In a world of reality TV stars and Instagram millionaires it’s understandable we could begin to wonder why we should bother making daily efforts to improve ourselves. In today’s episode I want to share with you a great insight from William James who is seen as the father of modern psychology. He offers a powerful reminder that there is a crucial link between daily effort and future success.

Listen to the Latest Jonathan Doyle Podcasts On

Williams James And Daily Effort

Well, hey there everybody, Jonathan Doyle with you as always for The Daily Podcast. Hope you’re doing well. People always ask me they go, “How do you do it daily? How do you find something to think about”? Well, it my studio, for example, we have vast bookcases of must be literally now thousands of books that I’ve read over the years. I read a lot, I think a lot. I just talked to great people. I’ve never struggled to come up with something and it just seems to be growing, so love doing it daily. Hope I can bring you some value. Hope… I keep saying to people that sometimes it’s just one idea. You can listen to one thing on a podcast and go, “Wow”, and it can take you in a different direction. It’s amazing how life works like that. These little prompts and pushes and inputs that can just really set us in new directions. So, I hope I can bring something of that on your journey with The Daily Podcast .

A quick update on my recovery. Many of you are following my journey since the accident and the surgery. Listen, I really need your prayers because I haven’t even yet recovered use of my index finger. It’s the weirdest thing. I just can’t really move it. I can bend it, but I can’t extend it. It’s a strange thing and it’s quite painful. So, I’m back with a specialist today for more scans and I’m facing more surgery unless it resolves and these things, they’re pretty inexact. We’re hoping that I’ll get back to quasi normal, but I want to talk to you about it because I talk to you guys all the time about mental toughness and motivation and all this stuff. And so, I want to be honest with you, and I find that going through this journey, there’s definitely moments where you’re, “Wow”. You realize that, what if things don’t get back to normal and your brain starts to go down this path of horrible thinking.

And I have to do what I keep teaching you guys, which is I got to catch myself in the moment. Bring myself back to the present, stop catastrophizing, work on the next day. I get today, I don’t get promised tomorrow. I just get today. So today I’m going to try and stay positive. Today I’m going to keep trying to bring good things to people. I’m going to turn up at those appointments and just keep taking the next logical step. These are things I’ve been teaching forever and now it’s like God’s going, “Hey, guess what man? You’re going to have to practice them. You’ve been teaching them, now you get a chance to practice them”. So look, I just want to tell you that we really can do this. That it isn’t easy to keep ourselves in a strong mental framework. It’s not. Gosh, it is not for me. Maybe other people who are just so naturally positive it’s easier, but I find that I have to keep thinking carefully and choosing carefully in what I let my mind get up to.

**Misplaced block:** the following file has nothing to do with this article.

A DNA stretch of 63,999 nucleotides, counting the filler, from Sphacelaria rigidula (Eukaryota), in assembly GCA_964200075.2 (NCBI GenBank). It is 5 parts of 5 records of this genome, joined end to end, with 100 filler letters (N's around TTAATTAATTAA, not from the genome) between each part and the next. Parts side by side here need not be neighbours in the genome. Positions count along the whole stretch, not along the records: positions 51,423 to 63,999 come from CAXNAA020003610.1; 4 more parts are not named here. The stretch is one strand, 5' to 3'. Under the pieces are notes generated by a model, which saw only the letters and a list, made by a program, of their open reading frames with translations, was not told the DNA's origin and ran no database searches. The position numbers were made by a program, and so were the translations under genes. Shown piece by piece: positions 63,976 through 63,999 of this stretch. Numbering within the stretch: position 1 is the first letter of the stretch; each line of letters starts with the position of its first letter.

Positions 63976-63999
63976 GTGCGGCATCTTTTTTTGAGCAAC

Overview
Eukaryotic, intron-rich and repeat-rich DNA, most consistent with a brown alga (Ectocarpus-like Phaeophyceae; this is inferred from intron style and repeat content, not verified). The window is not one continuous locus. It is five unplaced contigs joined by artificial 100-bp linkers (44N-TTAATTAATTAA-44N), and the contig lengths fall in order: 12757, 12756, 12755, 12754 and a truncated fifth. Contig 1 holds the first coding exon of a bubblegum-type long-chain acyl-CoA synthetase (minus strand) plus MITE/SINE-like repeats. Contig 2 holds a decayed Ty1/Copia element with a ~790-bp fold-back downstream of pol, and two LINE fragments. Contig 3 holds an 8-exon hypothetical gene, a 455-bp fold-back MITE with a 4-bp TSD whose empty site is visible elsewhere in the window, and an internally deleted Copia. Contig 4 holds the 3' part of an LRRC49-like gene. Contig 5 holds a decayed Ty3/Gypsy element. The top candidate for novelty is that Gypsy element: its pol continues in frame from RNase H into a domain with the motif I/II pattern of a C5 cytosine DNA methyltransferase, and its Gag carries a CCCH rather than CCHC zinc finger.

So listen, keep me in your prayers. I’ll keep you posted on what happens. Now, let’s jump in today’s episode. Yesterday I shared a quote from president Theodore Roosevelt who talked about that his admiration was for people who had endured difficulty and hard times in life. He said he was never impressed by people that had, had it easy. What we call trust fund kids, right? Trust fund kids, parents who are Silicon Valley executives and the kids go to the best schools and never have to work too much. Trust fund kids are… this is what Roosevelt’s kind of talking about. He said, “I admire people that have really had to hustle and had to work”.

I think what he’s talking about is what we call the character ethic or the virtue ethic, which is that really we get this chance as humans to what we do, what we call co-create. We get a chance to partner with, I guess God or the universe, however you conceptualize that at the moment, to make something remarkable of our lives. And that’s really the character question. Character is what we do repeatedly. Character is what we do when no one’s looking. Character actually comes from an old English word sort of back in the sort of 15th century. And the word character sort of means a tattoo or a mark on the soul. So, you know how people tattoo their bodies. Character is like a tattoo on the soul that’s created over time as we gradually shape ourselves. And character’s build by choices.